two women, one in a labcoat, walk and talk in a hallway
Ann Marie Pendergast, PhD (right), discusses ongoing research with Jing Jin Gu, PhD, senior research scientist in the Pendergast Lab.

Pendergast Awarded Grant to Study Therapy Resistance in Aggressive Lung Cancer Subtype


Ann Marie Pendergast, PhD, the Anthony R. Means Cancer Biology Distinguished Professor (Department of Pharmacology & Cancer Biology), has received a two-year $150,000 Lung Cancer Research Foundation (LCRF) grant to continue her laboratory work “uncovering novel vulnerabilities to treat small cell lung cancer therapy resistance.”

The LCRF grant was one of two national awards bestowed by the nonprofit to recipients whose projects focus on combating therapeutic resistance. (National awards were also announced in the categories of prevention, diagnosis, treatment, and cure; early detection & pre-neoplasia; and minority career development).

Lung cancer is the leading cause of cancer death in the U.S. — accounting for 20% of all cancer deaths each year. While only 10% to 15% of all lung cancers are small cell lung cancer (SCLC), it’s the most aggressive subtype. Chemotherapy drug resistance easily develops and quickly leads to cancer spread.

“The overall 5-year survival rate for SCLC patients is only about 7% and has remained unchanged for over 30 years. Therefore, there is an urgent need to define the molecular mechanisms driving metastatic SCLC in order to identify novel and effective treatment strategies against this deadly cancer,” explained Pendergast, who’s been a member of Duke Cancer Institute since 1992.

The Pendergast Lab focuses on the role of tyrosine kinase-regulated signaling networks in tumor progression to metastasis. Early research led to seminal discoveries defining the critical pathways employed by the BCR-ABL tyrosine kinase enzyme to induce leukemia. An ABL001 inhibitor (Asciminib), was FDA-approved in Nov. 2021 to treat patients with chronic myeloid leukemia who have an activated variant of the ABL kinase.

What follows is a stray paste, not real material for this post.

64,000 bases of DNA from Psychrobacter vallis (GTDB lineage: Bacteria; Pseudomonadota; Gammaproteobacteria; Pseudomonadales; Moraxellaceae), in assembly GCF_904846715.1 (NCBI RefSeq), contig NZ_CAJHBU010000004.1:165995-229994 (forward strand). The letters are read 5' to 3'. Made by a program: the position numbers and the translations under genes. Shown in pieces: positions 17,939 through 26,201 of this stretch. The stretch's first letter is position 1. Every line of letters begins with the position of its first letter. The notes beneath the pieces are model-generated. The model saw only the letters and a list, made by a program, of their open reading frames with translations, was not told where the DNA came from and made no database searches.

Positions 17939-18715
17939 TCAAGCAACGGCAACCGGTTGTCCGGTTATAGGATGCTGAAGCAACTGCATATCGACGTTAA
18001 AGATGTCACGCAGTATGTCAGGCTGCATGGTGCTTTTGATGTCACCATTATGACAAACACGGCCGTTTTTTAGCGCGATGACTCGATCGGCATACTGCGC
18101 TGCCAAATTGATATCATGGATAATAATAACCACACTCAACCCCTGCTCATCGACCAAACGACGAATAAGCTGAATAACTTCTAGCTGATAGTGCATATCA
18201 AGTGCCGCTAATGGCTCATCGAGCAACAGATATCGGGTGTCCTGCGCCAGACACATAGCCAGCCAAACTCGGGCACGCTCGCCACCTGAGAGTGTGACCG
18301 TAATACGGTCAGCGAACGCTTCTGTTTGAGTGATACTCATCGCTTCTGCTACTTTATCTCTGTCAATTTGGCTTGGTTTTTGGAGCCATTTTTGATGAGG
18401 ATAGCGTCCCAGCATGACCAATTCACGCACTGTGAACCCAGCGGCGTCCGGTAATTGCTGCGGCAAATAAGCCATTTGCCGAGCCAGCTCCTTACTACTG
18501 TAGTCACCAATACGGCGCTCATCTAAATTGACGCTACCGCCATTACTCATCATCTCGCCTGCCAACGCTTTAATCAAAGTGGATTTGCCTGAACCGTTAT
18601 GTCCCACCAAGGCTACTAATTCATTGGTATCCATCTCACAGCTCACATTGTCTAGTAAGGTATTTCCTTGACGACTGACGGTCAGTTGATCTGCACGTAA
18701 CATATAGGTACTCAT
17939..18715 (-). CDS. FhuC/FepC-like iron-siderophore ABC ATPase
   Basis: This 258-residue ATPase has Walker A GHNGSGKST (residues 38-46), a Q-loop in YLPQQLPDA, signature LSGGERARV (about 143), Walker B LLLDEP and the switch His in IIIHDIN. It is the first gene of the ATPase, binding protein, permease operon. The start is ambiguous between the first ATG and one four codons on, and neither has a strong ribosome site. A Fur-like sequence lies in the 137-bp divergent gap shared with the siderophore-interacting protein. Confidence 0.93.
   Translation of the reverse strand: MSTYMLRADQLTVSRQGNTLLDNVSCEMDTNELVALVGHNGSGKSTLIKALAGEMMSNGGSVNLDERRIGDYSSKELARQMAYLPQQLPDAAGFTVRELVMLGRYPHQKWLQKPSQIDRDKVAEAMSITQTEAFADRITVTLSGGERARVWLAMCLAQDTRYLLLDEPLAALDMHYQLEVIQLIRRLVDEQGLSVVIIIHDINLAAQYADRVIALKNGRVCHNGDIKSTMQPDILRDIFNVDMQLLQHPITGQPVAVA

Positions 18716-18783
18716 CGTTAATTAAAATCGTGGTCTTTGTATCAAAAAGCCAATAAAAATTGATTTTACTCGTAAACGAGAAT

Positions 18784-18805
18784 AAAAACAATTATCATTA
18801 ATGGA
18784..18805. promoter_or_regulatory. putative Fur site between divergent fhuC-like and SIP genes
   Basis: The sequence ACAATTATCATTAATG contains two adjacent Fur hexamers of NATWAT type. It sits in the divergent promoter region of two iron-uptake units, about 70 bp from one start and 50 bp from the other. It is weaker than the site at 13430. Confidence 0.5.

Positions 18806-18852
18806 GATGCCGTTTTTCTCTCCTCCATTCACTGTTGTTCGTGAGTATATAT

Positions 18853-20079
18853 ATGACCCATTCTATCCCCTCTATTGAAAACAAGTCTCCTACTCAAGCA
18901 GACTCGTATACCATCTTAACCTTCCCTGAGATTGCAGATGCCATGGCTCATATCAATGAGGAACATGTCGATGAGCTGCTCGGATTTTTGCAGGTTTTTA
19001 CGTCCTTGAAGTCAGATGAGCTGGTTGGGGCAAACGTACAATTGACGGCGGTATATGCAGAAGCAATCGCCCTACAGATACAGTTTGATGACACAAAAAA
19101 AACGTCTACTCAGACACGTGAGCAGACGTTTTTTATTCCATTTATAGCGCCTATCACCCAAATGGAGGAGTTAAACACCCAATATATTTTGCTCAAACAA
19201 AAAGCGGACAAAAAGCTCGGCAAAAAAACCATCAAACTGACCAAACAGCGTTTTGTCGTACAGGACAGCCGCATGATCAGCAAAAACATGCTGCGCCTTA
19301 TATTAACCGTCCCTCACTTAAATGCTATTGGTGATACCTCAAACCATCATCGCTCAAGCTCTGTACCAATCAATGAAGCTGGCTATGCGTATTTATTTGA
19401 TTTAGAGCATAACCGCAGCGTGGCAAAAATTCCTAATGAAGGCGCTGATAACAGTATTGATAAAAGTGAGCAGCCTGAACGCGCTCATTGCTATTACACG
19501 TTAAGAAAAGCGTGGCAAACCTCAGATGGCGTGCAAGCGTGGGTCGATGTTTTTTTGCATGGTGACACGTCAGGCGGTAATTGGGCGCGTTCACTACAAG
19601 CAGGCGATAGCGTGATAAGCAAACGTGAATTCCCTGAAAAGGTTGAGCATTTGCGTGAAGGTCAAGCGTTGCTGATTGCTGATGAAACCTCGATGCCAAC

More recent work from the Pendergast Lab has shown that ABL kinases are activated in a subset of highly metastatic solid tumors, including lung tumors. She and her team believe that inhibition of ABL kinases might be exploited to treat these tumors even after metastatic dissemination and that their effectiveness might be enhanced by the use of combination therapies, including targeted therapies or standard chemotherapies.

Using diverse human SCLC cell lines and mouse models, Pendergast and her team have found that targeting ABL tyrosine kinases causes a profound decrease in SCLC growth and viability across multiple SCLC subtypes.

They also identified metabolic and replication stress-induced pathways with the synergistic potential to induce the death of metastatic and therapy-resistant SCLC cells in the presence of ABL kinase allosteric inhibitors such as Asciminib.

The LCRF grant will support research, using human SCLC cell lines and mouse models, by Pendergast and her team evaluating how combination therapies targeting these pathways in the presence of ABL allosteric inhibitors, including Asciminib, can be exploited for effective treatment of metastatic and therapy-resistant SCLC tumors.

This work will be performed by Pendergast Lab members Jing Jin Gu, PhD, senior research scientist, and graduate student Roberto Barbier, both of whom generated the data in support of this research, in collaboration with lung cancer researcher Trudy Oliver, PhD, a professor of in the Department of Pharmacology and Cancer Biology, and Lee Zou, PhD, professor and chair of the Department of Pharmacology & Cancer Biology.

The Lung Cancer Research Foundation awards its grants for “projects that show promise to make a sustained and lasting impact on the field of lung cancer research and lung cancer outcomes.”

“We are committed to supporting science that seeks solutions to lung cancer’s most challenging issues,” said Katerina Politi, PhD, Chair of LCRF’s Scientific Advisory Board and a cancer biologist and professor at Yale School of Medicine. “Breakthroughs can only happen if the most promising ideas of these talented investigators are funded.”

The LCRF grants are made possible, in part, by support from Bristol Myers Squibb and donations from LCRF’s many generous supporters.

This page was reviewed on 01/09/2024